A guide to cortisol management

A guide to cortisol management

From our immune system to libido to weight gain to headaches, stress has a heavy hand on our mental health and well-being. The reason why? Cortisol is the stress hormone that our adrenal glands, which sit on top of our kidneys, release naturally when we’re stressed, and it has some unexpected effects, especially for those suffering from chronic stress. Cortisol is just one of many important hormones that helps our bodies regulate stress responses continuously over the course of our whole lives. Think of our cortisol levels as an extension of our stress levels. With that logic, managing cortisol levels = stress management. 

Cortisol and stress are hot topics — for good reason. Lots of us are hungry to learn how Covid-19 related stress (among other stressful situations) is affecting our health. One important way to understand our body’s relationship with stress is by understanding the connection between our brain and our adrenal glands and cortisol, one of our key stress hormones. 

What leads to a cortisol spike?

In one word: stress. 

Cortisol levels are lowest when we’re in deep sleep and peak during stressful moments. Many cortisol spikes over time increase fat storage, brain fogginess, mental restlessness, and agitation. Not that much fun. Beyond chronic stress, there are other reasons, like specific medications and thyroid imbalances, that can lead to cortisol spikes as well.

What do high cortisol levels feel like?

When stressed, our heart rate, cortisol, and energy levels spike to prepare our body to react to the stressor. The problem is, most modern day stressors don’t necessitate a high-energy reaction like that required when escaping a lion or saber toothed tiger. Jumping into high-gear when it is not needed isn’t an efficient or effective response to reach our goals, and in fact, it kicks off a vicious cycle — high cortisol levels lead to sleeplessness, and sleeplessness increases cortisol levels. Oof.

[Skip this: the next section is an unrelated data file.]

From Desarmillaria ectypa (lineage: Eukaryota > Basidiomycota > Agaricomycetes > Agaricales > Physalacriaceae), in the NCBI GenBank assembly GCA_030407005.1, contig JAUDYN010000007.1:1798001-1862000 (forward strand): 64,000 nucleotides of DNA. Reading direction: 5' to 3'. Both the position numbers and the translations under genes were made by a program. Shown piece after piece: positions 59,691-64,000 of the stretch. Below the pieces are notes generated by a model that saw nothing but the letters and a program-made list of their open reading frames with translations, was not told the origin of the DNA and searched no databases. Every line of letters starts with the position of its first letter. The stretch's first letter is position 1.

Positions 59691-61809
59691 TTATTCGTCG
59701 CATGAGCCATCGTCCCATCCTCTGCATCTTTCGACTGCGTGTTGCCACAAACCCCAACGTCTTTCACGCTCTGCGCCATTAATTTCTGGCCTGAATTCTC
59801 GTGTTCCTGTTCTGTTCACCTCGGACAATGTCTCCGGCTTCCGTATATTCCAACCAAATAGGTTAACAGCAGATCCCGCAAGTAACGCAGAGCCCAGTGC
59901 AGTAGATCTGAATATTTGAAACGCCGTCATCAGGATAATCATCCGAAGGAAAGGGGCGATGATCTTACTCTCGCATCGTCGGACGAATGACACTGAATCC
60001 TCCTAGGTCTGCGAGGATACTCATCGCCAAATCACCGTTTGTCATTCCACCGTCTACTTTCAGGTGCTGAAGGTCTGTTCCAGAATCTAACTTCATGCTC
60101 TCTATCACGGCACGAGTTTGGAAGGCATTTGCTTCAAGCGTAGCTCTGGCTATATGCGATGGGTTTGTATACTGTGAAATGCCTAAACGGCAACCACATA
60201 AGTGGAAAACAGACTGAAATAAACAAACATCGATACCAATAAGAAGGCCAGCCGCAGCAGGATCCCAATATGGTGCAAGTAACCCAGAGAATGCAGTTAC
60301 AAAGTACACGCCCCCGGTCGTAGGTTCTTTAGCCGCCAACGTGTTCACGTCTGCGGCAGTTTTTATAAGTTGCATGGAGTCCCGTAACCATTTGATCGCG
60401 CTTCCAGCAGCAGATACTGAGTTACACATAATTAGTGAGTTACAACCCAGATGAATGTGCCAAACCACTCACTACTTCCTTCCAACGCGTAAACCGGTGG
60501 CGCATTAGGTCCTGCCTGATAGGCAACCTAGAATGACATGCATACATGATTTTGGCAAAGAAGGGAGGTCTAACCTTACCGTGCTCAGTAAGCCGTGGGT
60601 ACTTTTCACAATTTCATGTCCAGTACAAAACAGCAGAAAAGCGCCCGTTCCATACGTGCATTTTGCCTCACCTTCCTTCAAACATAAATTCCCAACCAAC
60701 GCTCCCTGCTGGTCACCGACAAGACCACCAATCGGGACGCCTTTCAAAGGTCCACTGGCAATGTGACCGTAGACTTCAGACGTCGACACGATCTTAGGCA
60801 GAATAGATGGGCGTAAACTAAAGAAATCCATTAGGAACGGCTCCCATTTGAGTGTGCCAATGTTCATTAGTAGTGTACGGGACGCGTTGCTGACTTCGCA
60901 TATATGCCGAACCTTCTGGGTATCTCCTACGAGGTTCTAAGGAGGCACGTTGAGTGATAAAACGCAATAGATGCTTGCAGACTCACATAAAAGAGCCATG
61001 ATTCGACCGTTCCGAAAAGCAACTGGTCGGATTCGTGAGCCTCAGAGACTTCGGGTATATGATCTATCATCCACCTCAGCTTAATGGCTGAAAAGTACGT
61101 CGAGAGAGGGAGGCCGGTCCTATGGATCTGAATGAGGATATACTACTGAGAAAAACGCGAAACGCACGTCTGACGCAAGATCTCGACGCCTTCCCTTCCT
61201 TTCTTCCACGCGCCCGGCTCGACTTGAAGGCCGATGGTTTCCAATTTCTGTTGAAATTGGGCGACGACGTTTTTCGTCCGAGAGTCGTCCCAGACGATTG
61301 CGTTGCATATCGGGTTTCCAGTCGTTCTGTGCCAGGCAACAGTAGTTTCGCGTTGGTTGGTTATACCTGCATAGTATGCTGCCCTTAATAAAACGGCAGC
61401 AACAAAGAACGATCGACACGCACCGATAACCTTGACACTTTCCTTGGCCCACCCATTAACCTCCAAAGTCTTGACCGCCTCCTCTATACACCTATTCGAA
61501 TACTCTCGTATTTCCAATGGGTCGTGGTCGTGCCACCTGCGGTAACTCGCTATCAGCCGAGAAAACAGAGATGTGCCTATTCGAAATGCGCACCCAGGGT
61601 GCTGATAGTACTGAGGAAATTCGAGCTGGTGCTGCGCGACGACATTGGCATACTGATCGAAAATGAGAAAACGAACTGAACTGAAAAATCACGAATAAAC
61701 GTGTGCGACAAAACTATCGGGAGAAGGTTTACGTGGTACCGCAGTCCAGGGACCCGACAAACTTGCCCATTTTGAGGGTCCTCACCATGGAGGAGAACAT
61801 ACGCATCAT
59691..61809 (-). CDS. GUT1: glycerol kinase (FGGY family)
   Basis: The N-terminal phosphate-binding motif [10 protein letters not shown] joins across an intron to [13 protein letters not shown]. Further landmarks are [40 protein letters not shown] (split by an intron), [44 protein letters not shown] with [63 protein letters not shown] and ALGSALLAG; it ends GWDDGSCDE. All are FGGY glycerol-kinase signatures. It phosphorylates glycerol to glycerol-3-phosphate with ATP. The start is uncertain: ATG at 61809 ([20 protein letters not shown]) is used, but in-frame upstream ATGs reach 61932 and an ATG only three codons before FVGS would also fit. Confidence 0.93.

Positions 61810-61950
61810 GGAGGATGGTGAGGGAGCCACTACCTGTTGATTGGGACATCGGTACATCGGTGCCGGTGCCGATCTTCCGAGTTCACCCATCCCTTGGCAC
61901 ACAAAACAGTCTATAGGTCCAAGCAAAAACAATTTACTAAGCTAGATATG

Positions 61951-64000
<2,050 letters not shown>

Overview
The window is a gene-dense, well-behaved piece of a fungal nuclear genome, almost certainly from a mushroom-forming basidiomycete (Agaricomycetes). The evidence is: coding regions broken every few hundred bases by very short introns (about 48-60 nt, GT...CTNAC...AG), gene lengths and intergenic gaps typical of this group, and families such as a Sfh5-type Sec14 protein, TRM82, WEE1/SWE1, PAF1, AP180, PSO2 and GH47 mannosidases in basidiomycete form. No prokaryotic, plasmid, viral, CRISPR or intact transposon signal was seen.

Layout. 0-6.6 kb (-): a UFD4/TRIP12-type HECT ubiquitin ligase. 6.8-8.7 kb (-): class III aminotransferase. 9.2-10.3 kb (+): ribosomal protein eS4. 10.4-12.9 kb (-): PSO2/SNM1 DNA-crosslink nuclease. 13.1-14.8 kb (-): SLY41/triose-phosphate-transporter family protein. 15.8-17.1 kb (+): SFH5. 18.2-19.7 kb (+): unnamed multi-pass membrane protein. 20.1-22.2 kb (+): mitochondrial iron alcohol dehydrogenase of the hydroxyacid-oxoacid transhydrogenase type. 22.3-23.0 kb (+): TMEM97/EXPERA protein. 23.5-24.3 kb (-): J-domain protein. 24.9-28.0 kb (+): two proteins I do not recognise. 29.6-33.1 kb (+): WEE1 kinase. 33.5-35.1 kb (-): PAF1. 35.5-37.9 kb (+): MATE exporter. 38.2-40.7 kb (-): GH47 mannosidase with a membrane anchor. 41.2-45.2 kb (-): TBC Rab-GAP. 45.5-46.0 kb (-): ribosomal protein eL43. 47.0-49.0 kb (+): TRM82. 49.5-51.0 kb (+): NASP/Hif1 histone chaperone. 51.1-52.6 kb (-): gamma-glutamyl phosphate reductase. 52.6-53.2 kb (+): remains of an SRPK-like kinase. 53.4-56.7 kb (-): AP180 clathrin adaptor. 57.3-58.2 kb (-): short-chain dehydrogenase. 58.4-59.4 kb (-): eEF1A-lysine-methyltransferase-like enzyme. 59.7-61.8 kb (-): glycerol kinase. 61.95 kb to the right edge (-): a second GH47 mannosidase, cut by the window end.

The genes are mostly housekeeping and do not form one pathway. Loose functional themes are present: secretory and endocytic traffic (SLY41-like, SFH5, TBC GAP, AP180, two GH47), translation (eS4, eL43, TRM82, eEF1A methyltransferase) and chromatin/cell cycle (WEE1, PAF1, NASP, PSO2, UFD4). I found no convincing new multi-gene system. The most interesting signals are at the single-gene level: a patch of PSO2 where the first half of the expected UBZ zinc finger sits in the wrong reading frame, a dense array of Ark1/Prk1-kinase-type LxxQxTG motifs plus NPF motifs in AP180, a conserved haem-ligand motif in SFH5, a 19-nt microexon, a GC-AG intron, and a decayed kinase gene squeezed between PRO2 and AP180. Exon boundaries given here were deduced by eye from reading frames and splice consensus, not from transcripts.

Beyond helping us respond to stress, cortisol regulates blood pressure, blood sugar, insulin and modulates inflammation — it’s a crucial hormone for our health and survival. Cortisol is not all bad, we just need to learn what to do with it. There’s another reason for high cortisol levels: Cushing syndrome. Cushing syndrome occurs when our body is exposed to high levels of cortisol for a long time, an excess of cortisol secretion — leading to a lot of health problems like high blood pressure and type 2 diabetes. Cushing’s syndrome should be treated through professional medical care.

How do I know if I have high cortisol levels?

High levels of cortisol can cause weight gain, fatigue, decreased immune function, acne, thinning hair, bruising, low libido, high blood pressure, anxiety and depression, and increases the risk of heart disease, focus issues, and sleep issues. That’s a really downer list of effects (sorry). Keep reading, we promise it gets better. 

Why does chronic stress affect me like this?

Chronic stress strains the whole body by over-activating our sympathetic nervous system (the fight-or-flight response), releasing stress hormones like cortisol, making our breathing shallow and fast, sends our heart rates up, and decreases our heart rate variability (HRV). HRV is a metric that indicates our resilience to stress and general well being. In a nutshell: high HRV means we are well-recovered and ready to tackle whatever comes our way, while low HRV is an indicator that our body is not recovered and that we are less likely to perform at our best and more likely to make mistakes.

When the fight-or-flight response is frequently activated as a result of chronic stress, it is physiologically harder to focus, meditate, relax, or sleep because our body and mind are both signaling to each other that we are under threat and need to be escaping danger, not taking a nap or concentrating on our work. This excess of activity in our fight-or-flight response has real consequences for our wellbeing and our long-term health.  

To learn how to manage your cortisol levels, look out for part two of the Apollo Neuro Guide to cortisol stress series.